DRC-Hubo: a ladder-climbing humanoid robot for the DARPA Robotics Challenge

Jingru Luo, Yajia Zhang, Kris Hauser

Collaborators: Paul Oh (Drexel U.), C.S. George Lee (Purdue U.), Jun Ho Oh (KAIST)


As part of the 2013 DARPA Robotics Challenge, we developed ladder- and stair- climbing skills for humanoid robots that may be used in disaster relief and industrial maintenance scenarios. Such tasks are challenging because they require upper-body strength, multi-limbed balance coordination, and fine motions for obstacle avoidance. We developed planners that can carefully deliberate about the robot's physical capabilities, and applied them planner-aided design to establish specifications for a new robot, DRC-Hubo. Using our software, DRC-Hubo is able to autonomously mount, climb, and dismount stairs and ladders. This project was conducted as part of Team HUBO, a multi-university team led by Drexel University.

Post-DRC Trials Update: The results are in: on Dec. 21, 2013 during the DRC Trials, DRC-Hubo successfully climbed 8/9 ladder rungs (ending in a spectacular fall, see below). The next day, Team KAIST used the same strategy, and successfully climbed the entire ladder. These were the 2nd and 3rd best showings at the ladder event, and Hubo was the only robot able to climb a ladder with handrails. In a shorter amount of time, Team Schaft's robot climbed a specially modified ladder with the rails removed.

Unfortunately, our team's overall performance across the 8 events did not pass the cutoff, and DARPA will not be continuing to fund this project. Nevertheless, it was a valuable experience: we learned an incredible amount about humanoid robots, team communications, and complex hardware integration. And despite the engineering emphasis of this project, we were able to get some solid research done on planning and trajectory optimization. We released open source software for humanoid locomotion (Mintos, Klamp't), which we hope will aid other teams in their ongoing quest to develop disaster response robots.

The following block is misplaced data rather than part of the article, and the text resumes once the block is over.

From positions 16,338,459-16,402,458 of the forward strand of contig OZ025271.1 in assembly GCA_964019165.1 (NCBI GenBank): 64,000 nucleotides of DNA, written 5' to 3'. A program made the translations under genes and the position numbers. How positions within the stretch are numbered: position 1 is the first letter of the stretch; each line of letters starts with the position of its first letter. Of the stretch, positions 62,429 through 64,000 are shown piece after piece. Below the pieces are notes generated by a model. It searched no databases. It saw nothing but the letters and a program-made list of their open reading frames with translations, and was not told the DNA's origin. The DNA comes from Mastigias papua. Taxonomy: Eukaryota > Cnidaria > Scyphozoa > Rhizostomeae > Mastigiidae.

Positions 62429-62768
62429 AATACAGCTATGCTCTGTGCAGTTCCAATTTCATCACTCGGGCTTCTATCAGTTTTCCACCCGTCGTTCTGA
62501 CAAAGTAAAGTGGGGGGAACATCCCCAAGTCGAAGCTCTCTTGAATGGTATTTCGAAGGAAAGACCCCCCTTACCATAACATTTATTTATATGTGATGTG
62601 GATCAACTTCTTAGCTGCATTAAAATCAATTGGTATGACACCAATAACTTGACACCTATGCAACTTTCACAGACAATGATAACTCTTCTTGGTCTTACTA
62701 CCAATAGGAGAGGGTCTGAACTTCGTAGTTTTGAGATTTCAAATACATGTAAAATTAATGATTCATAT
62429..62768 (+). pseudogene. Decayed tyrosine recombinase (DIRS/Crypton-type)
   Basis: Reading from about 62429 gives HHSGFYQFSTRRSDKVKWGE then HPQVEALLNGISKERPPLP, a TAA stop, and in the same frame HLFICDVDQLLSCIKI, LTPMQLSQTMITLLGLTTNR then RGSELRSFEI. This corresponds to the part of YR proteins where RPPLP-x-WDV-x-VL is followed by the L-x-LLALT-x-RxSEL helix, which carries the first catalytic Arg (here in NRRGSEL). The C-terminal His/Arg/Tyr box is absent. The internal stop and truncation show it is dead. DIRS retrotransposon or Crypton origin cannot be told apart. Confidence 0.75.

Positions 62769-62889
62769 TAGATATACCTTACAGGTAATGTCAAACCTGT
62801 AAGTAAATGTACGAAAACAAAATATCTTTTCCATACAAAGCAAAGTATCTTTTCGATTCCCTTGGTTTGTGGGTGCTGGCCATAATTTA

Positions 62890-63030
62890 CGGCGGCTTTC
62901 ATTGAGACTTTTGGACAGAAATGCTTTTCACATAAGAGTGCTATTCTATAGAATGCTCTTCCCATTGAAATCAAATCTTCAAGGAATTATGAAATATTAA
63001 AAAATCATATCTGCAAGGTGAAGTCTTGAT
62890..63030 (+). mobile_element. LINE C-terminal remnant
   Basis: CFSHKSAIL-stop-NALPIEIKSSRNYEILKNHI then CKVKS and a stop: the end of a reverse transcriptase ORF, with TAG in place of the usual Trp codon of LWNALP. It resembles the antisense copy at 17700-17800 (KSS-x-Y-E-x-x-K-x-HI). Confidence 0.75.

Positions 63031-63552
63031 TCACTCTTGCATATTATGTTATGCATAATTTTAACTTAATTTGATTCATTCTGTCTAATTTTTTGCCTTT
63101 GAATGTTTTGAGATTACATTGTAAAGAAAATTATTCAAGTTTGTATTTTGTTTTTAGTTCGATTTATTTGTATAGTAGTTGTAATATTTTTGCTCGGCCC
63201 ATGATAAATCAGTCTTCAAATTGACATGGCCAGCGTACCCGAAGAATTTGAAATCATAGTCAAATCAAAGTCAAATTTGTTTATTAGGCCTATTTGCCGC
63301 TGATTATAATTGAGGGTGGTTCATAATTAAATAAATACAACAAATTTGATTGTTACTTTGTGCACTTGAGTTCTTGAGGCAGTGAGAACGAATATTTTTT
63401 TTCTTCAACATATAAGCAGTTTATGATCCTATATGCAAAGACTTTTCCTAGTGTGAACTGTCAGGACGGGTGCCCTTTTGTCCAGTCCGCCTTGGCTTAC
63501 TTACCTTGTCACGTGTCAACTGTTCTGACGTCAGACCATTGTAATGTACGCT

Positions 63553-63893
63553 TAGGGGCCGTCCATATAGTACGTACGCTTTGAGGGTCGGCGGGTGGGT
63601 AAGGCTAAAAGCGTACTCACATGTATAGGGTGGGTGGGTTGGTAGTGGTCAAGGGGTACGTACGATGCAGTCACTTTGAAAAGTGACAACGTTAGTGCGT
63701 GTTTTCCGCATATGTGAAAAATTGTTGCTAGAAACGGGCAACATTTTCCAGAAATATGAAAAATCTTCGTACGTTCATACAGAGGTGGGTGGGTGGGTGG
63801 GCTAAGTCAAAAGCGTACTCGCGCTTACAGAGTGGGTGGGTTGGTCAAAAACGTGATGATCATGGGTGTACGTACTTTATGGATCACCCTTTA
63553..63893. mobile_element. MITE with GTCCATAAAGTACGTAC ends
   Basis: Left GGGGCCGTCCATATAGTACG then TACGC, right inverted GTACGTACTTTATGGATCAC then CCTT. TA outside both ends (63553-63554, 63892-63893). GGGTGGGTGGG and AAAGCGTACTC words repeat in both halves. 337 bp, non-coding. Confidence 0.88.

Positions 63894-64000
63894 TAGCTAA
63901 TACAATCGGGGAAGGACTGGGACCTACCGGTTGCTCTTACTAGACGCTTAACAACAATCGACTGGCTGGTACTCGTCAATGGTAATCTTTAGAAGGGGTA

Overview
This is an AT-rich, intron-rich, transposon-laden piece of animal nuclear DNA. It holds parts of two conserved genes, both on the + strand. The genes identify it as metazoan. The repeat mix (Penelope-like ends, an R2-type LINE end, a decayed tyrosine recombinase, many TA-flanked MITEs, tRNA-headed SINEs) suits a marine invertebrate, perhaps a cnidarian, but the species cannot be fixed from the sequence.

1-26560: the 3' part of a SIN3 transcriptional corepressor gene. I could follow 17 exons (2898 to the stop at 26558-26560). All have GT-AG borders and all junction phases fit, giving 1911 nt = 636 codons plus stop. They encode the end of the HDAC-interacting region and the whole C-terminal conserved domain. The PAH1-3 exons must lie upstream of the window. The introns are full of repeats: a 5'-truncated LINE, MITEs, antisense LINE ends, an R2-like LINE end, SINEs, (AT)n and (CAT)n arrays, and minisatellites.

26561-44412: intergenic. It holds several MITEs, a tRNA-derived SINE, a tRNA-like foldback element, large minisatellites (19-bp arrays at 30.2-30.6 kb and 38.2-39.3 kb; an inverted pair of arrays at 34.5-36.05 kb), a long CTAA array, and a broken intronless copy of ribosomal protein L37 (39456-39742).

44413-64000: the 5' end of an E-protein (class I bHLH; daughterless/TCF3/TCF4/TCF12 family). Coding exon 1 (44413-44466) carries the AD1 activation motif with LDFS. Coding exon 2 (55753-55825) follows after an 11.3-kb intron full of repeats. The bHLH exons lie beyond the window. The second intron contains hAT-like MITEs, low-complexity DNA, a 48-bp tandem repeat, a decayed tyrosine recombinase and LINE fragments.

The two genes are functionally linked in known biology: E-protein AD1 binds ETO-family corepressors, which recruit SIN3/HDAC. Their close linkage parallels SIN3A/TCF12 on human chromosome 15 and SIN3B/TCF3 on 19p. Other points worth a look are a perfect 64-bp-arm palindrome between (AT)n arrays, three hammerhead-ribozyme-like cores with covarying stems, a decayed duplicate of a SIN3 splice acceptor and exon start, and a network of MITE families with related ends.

Note to other labs: please contact us if you are interested in using our software for locomotion planning. We would enthusiastically support your efforts. To beat Schaft, you'll need all the help you can get!

  • A. Eilering, V. Yap, J. Johnson, and K. Hauser. Identifying Support Surfaces of Climbable Structures from 3D Point Clouds. To appear in IEEE Int'l. Conf. on Robotics and Automation, May 2014. pdf
  • K. Hauser. Fast Dynamic Optimization of Robot Paths under Actuator Limits and Frictional Contact. To appear in IEEE Int'l. Conf. on Robotics and Automation, May 2014. pdf
  • J. Luo, Y. Zhang, K. Hauser, H.A. Park, M. Paldhe, C.S.G. Lee, M. Grey, M. Stilman, J.H. Oh, J. Lee, I. Kim, and P. Oh. Robust Ladder-Climbing with a Humanoid Robot with Application to the DARPA Robotics Challenge. To appear in IEEE Int'l. Conf. on Robotics and Automation, May 2014. pdf
  • K. Hauser. Fast Interpolation and Time-Optimization on Implicit Contact Submanifolds. In proceedings of Robotics: Science and Systems (RSS), Berlin, Germany, June 2013. pdf link
  • Y. Zhang, J. Luo, K. Hauser, R. Ellenberg, P. Oh, H.A. Park, M. Paldhe, and C.S.G. Lee. Motion Planning of Ladder Climbing for Humanoid Robots. In proceedings of IEEE Conf. on Technologies for Practical Robot Applications (TePRA), April 2013. pdf

Autonomous ladder climbing with the DRC-Hubo robot.

Successful dry run in preparation for DRC trials (an execution error was detected and corrected by human operators from 0:26-0.40).

The dramatic last step of the DRC Trials. With video bandwidth limited by DARPA, the remote human operators were unable to see that the robot had missed a handhold when they chose to proceed to the next step.